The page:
Published: Wed Aug 2 2017 2:00 PM
Now the snow has arrived it's time to check out the volcano hazards on the way to the ski field
The snow has arrived at Mount Ruapehu over the last week or so. This means it is time to drag out the skis or snow board and head for the slopes. As you check the weather forecast and road conditions it is also a good time to remind ourselves about the volcano, its active crater and lake (Te Wai-a-Moe). What are the hazards, how do I prepare for them and what is the volcano up to?
Although it is now almost 10 years since the last eruption from the Crater Lake (Sept 2007), Mount Ruapehu remains one of our most active volcanoes. Small eruptions only affect the summit plateau around the Crater Lake, however the larger ones can generate lahars down the slopes. These larger, lahar generating eruptions occur on average about once every 7 years and can impact the ski fields. So, remembering Ruapehu is an active volcano, it is a good idea to check out the hazard information before heading to the skifields. There are hazard posters and video clips you can check out.
GeoNet monitors Ruapehu volcano and its Crater Lake. The monitoring includes seismic, acoustic, GPS sensors around the volcano, gas flights and sampling of the Crater Lake. The temperature and water level of the lake are also monitored by datalogger. Crater Lake is now cool, currently the lake temperature is 19 °C. The temperature of the lake typically ranges from over 38 °C to less than 16 °C.
An analysis of the lake temperature data since 2009 when we installed a datalogger shows that for 5% of the time it is warmer than 38 °C and another 5% it is less than 16 °C. The median temperature is 24 °C. Looking at the longer term Crater Lake temperature data, collected from lake visits since 1950, the behaviour is similar. Those data show that for 5% of the time it is warmer than 47 °C and another 5% is cooler 14 °C. The higher temperature reflects the volcanic unrest and eruptive activity of the 1960’s-1980’s. The median temperature was 28.0 °C.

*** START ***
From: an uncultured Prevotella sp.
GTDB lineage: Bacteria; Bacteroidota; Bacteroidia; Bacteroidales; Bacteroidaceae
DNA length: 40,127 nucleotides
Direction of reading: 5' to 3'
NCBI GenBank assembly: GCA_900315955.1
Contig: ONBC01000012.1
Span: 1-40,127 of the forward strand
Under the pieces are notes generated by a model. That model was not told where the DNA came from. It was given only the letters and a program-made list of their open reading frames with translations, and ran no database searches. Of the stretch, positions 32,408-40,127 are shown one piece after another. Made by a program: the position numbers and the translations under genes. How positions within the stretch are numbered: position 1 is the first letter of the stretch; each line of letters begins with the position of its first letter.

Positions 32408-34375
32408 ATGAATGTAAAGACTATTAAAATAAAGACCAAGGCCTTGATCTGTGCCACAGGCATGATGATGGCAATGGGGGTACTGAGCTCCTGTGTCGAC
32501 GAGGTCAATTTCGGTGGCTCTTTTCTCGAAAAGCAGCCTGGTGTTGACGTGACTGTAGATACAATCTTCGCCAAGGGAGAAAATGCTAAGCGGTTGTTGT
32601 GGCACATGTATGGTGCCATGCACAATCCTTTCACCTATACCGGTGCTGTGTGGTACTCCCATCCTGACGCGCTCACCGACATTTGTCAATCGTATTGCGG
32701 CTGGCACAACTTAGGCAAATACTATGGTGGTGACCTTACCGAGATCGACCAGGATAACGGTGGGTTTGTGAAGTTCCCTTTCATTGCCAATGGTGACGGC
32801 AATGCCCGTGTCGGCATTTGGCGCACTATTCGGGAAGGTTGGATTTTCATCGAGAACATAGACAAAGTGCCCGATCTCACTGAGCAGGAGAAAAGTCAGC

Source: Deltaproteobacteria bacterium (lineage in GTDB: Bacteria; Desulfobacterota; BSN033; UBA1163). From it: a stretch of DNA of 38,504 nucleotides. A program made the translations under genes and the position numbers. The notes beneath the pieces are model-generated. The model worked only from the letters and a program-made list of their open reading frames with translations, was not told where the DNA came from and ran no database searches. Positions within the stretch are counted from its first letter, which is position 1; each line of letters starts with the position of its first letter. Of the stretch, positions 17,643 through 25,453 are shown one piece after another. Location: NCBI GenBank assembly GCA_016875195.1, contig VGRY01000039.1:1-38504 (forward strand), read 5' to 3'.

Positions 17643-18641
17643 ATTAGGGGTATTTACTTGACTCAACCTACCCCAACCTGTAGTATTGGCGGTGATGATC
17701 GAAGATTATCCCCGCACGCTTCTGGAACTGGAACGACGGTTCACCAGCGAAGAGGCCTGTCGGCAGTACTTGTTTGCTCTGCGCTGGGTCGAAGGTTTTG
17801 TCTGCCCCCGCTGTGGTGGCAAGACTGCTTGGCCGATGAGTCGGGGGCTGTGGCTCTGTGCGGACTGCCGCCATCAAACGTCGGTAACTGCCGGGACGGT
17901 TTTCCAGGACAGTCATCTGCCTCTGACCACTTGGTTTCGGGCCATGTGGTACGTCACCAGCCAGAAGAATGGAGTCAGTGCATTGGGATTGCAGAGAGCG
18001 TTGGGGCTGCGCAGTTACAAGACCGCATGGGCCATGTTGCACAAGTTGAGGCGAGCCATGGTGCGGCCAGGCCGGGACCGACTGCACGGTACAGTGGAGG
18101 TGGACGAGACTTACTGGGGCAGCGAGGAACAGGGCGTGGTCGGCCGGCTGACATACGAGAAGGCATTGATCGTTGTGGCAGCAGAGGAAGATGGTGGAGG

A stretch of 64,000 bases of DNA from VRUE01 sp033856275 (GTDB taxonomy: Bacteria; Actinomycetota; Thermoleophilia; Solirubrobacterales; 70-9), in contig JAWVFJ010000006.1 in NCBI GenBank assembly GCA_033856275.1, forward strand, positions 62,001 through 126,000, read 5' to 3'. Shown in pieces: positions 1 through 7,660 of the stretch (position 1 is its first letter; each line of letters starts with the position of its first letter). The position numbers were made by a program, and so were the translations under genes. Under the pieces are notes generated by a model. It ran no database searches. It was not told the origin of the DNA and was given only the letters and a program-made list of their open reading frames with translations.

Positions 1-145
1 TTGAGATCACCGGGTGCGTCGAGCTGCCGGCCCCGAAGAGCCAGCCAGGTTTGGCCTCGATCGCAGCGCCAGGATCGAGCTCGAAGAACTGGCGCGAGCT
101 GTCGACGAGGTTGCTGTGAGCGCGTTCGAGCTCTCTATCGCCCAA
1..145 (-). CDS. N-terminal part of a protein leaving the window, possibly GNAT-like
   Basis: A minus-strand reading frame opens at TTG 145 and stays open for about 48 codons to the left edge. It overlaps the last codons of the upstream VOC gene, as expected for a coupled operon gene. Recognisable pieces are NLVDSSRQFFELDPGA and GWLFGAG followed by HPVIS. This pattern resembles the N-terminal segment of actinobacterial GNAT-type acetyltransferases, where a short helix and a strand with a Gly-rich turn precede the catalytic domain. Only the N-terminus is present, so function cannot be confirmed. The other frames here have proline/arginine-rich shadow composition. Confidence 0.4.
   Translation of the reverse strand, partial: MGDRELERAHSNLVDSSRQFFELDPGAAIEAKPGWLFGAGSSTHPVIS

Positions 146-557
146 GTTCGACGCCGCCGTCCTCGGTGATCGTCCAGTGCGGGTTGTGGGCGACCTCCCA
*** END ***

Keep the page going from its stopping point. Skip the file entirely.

Research on the eruptive history of Ruapehu through the Crater Lake has shown that the probability of an eruption increases when the lake is significantly warmer or cooler than the median temperature range. Eruptions have been significantly more frequent when the lake was hot rather than cold. Despite the current lower lake temperature, the likelihood of an eruption remains low: in the 10 years since the last eruption the lake has cooled seven times to below 16 °C and heated six times to over 38 °C with no eruptions.
The GeoNet monitoring of the volcano and Crater Lake does however indicate the volcano is alive. The gas flights continue to record volcanic gases (CO2 has ranged 100-1800 tons/day, while SO2 has ranged 50 to 200 tons/day during the last 5 years). The primary chemical indicators show there are as less volcanic fluids present. The seismic energy is also low at Ruapehu, with very little volcanic tremor being present.
GeoNet continues to monitor as it always has. Sounds like it is a good time to go ski an active volcano, but don’t take your eye off it and remember what to do should you hear the sirens (go to higher ground if in a valley).